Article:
Change has changed

Sometimes you uncover the most interesting things when you are cleaning your closet. I stumbled across a post by Dave Gray that he wrote in October 2011 while I reopened a bookmarking tool I haven’t used in a while, in which he made the case that change is changing.

Dave Gray, Change is changing
The general paradigm and “message to the troops” in change management goes something like this:

We are in a situation that’s problematic. Our profits are declining. We need to make a change. The vision for our future is (whatever it is). We all need to band together and change our routines and processes to get from here to there. Once we have gone through this difficult period we will be over there, in our happy place, and everything will be great.

But change is changing.
Change is Changing
The problem with this approach is that it looks at change as a difficult transition between two states. But it’s becoming increasingly clear that change is not a once-in-a-while thing so much as something that is going to be happening all the time.
Change is accelerating, to the point where it will soon be nearly continuous. Periods of sustained competitive advantage are getting shorter, and there are a host of studies that confirm that. It’s not just something that is happening in technology, either. It’s happening in every industry.
We need to change the way we think about change.

Dave goes on to make the case that this sort of rethinking, moving to a ‘nearly continuous’ state of change means that continuous experimentation has to become the norm, on new products, new approaches to satisfy customer needs, and new ways of working. Dave suggests thinking about this as portfolio management, with a large number of small experiments going on in parallel, instead of one big binary change.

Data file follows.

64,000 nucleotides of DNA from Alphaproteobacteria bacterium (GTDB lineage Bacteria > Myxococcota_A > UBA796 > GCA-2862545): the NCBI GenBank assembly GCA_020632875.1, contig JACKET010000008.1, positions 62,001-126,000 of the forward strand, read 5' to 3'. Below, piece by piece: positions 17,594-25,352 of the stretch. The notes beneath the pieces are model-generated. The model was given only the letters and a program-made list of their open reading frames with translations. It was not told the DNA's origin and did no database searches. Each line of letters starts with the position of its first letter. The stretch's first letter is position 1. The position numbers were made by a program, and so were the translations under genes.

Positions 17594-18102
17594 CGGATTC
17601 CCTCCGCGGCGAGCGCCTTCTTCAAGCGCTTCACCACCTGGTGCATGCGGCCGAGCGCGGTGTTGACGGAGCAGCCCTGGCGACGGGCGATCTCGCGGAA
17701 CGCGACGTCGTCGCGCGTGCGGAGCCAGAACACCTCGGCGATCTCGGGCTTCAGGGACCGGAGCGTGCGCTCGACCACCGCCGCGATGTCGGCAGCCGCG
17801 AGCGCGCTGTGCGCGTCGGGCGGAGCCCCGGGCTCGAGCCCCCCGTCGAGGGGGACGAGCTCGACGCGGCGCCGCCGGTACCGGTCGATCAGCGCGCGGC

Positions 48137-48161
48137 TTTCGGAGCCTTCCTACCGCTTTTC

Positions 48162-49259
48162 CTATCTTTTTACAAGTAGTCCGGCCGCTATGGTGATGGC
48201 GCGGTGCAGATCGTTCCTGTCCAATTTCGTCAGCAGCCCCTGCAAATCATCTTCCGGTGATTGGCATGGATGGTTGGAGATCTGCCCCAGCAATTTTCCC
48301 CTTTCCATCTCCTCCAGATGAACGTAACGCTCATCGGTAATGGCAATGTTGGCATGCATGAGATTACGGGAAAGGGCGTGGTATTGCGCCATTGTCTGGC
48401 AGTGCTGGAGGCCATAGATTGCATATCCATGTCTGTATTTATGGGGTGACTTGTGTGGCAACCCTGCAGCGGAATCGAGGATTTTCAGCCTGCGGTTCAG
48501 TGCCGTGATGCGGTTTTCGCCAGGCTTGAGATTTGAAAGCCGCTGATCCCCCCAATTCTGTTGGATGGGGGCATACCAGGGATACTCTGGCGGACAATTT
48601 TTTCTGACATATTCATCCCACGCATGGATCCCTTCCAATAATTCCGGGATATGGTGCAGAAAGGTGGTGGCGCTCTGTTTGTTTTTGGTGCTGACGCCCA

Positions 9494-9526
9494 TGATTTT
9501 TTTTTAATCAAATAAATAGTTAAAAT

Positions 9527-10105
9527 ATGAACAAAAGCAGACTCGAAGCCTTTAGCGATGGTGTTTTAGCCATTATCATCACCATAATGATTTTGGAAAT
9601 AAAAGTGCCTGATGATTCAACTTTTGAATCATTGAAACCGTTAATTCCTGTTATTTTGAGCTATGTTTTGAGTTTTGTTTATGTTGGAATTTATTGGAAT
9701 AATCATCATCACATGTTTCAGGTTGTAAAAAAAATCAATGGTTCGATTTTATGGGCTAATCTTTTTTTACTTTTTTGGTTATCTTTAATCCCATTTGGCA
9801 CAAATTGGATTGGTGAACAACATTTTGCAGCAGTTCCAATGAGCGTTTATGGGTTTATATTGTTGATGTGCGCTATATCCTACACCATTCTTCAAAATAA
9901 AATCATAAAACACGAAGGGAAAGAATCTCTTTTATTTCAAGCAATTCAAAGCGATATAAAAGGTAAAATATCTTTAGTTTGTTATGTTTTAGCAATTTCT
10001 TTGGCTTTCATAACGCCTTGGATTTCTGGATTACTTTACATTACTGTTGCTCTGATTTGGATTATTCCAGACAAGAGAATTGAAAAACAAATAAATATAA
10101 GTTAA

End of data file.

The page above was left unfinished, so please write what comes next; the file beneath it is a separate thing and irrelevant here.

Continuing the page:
However, I think we have moved even farther along than that, we are already in the time of continuous change. This may require a wholesale rethinking of the indices of success, which will no longer be a simple performance X time scatter plot.
As companies become more fast and loose, as more individuals gain the autonomy to try new things, to experiment with new ways to delight customers, or change production plans to increase quality, then there is a fracturing of the frame of reference. The individuals chose what is important, they decide what is the factor to improve. The context becomes more subjective, and less corporate.
Each individual trying a new way to do something is focused on that experiment, and they don’t necessarily perceive it as one more experiment in a portfolio.
When we think of the portfolio approach as a sort of marketplace of ideas, we tend to downplay the motivations and thinking of the individuals involved. But people don’t think of themselves in a depersonalized way: they are deeply invested in what they are doing. They don’t see it as some external change: they are changing themselves, how they do their job, how they think, and what they value.
Perhaps I could turn this around and connect it more directly with social software: we need social tools that empower individuals to experiment continuously in new ways to deliver value to clients and customers. And, along the way, to change themselves.
Sadly, I think our tools are still too grounded in supporting established ways of work, as opposed to innovation of this sort.